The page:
The authors say this about their work in the financial services industry —

“The most effective financial advisors rarely need to talk about products…. Selling is about building trust, then offering facts in a neutral, non-intimidating way and allowing the consumer to decide.”


The Four Principles of Credible Communication

One of the worst things you can do when communicating with a skeptic is insinuate that there is only one “right” answer. This leaves a prospect feeling as though they have no options.

Traditional selling methods would have you saying, “here’s what you should do or want” or “what you need is”, but today’s methods put the control back in the hands of your prospective clients.

This happens through the language you use. But it's not JUST the words -- trust is earned by backing your words up with actions. This makes for credible communication.

The authors outline four principles of credible communication:

1)      Personal: Make your messages about them, not you. In The Language of Trust, they identify four ways to do that:

·         Make it relevant- Based on what you’ve learned about the prospect, why would it matter to them? Even addressing the client with the word "you" in your conversation can have a positive impact on how what you say is perceived. 

·         Make it tangible- Put it into terms the client will understand. For example, it can sometimes be better to talk in terms of dollars versus percentages because that’s easier to grasp.

·         Make it human- Share stories that connect with your prospect on an emotional, personal level.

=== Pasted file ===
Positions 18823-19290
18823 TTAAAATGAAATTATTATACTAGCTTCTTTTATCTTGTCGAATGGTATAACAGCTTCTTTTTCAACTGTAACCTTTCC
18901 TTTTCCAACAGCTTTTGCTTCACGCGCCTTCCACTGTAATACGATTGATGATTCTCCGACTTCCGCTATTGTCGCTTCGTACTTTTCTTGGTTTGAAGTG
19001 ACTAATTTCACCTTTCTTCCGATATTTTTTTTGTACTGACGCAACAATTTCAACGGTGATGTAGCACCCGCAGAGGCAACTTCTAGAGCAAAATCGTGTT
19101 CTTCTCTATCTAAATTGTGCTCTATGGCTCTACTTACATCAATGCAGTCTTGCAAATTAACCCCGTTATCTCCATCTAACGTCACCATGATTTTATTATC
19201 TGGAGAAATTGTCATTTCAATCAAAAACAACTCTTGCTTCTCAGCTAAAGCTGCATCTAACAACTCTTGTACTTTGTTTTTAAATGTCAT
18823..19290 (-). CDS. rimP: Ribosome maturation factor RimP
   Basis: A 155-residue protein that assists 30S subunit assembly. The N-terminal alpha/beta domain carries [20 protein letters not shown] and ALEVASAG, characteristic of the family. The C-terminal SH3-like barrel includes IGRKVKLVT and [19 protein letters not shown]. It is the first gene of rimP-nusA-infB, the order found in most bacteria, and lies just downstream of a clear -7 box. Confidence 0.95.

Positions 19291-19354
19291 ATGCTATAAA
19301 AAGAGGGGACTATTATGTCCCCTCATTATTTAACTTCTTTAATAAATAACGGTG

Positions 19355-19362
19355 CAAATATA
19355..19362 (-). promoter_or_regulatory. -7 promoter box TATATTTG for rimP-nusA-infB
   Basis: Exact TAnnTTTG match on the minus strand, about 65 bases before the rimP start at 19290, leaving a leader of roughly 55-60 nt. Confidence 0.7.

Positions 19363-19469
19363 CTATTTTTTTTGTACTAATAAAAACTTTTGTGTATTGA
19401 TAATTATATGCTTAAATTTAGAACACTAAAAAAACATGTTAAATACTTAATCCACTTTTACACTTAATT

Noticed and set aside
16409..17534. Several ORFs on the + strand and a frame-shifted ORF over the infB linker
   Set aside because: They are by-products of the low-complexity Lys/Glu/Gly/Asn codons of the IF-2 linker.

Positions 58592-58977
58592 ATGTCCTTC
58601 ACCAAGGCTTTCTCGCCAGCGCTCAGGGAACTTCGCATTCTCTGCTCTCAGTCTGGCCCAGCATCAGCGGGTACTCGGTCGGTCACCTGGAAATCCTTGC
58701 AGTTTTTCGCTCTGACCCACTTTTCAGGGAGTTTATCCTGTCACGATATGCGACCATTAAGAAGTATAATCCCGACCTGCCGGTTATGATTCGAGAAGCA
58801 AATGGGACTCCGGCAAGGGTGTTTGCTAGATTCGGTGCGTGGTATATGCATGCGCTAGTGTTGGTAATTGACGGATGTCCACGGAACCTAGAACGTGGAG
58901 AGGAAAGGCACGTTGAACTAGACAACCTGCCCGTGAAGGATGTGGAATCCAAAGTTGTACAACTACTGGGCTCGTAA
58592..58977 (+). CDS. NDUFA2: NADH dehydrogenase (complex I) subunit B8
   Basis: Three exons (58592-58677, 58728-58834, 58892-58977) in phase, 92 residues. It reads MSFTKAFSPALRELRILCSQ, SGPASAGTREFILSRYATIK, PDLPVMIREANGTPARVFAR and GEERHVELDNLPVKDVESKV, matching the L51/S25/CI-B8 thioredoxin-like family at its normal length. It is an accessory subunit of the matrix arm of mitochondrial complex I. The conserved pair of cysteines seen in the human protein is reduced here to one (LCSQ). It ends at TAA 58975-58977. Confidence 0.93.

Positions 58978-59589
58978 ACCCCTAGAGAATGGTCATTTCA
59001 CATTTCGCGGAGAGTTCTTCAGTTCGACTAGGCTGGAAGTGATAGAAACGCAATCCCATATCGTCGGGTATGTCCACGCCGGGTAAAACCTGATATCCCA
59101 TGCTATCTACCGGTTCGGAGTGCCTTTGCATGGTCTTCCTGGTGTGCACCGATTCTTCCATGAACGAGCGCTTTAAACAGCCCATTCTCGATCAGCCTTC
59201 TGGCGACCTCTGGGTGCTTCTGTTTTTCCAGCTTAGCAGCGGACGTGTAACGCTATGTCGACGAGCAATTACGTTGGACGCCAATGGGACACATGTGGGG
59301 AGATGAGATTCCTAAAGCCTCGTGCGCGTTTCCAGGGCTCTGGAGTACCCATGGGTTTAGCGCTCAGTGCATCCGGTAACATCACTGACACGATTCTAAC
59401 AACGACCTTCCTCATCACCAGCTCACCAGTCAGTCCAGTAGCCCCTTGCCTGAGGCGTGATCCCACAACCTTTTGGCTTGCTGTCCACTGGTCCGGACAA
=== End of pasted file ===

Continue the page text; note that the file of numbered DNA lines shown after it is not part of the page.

·         Make yourself real- Let the person you’re working with know that you’re a real person, not some corporate drone.


2)      Plain spoken: Scrap the industry jargon — fancy words and phrases don’t make you look smart; they destroy trust and drive prospects away.


Albert Einstein is quoted as saying, “if you can’t explain it to a 6-year-old you don’t understand it yourself.”


Clients can tell if someone’s “B.S. -ing” their way through a conversation. I’m sure you can too!


3)      Positive: Stay away from fear tactics and instead paint a picture of what realistically could be.

   Based on a study by Invesco comparing how consumers reacted to different

   phrases with the exact same meaning, they discovered which ones people were more interested in.


You may want to consider swapping some negatively-charged phrases for more positive ones as described in The Language of Trust:


Instead of “Managing market risk” (37% positively received), try “Making sure you can participate in the upside while reducing your downside risk” (63% positive)  


Instead of “Managing inflation risk” (19% positively received), try “Making sure you can afford to maintain your lifestyle” (81% positive)


Instead of “Managing longevity risk” (10% positively received), try “Making sure you have money for as long as you live” (90% positive) 


4)      Plausible: Avoid exaggeration or absolutes because they aren’t believable.

Nothing is perfect so acting like it is, can be a major turnoff to a prospect. Instead, they just want you to be up front with them. And it might seem counterintuitive but agreeing with objections can work wonders.


Yes, we were taught to “overcome objections”, but that rarely works when selling to skeptics.

           Here’s what does work:

           Being transparent.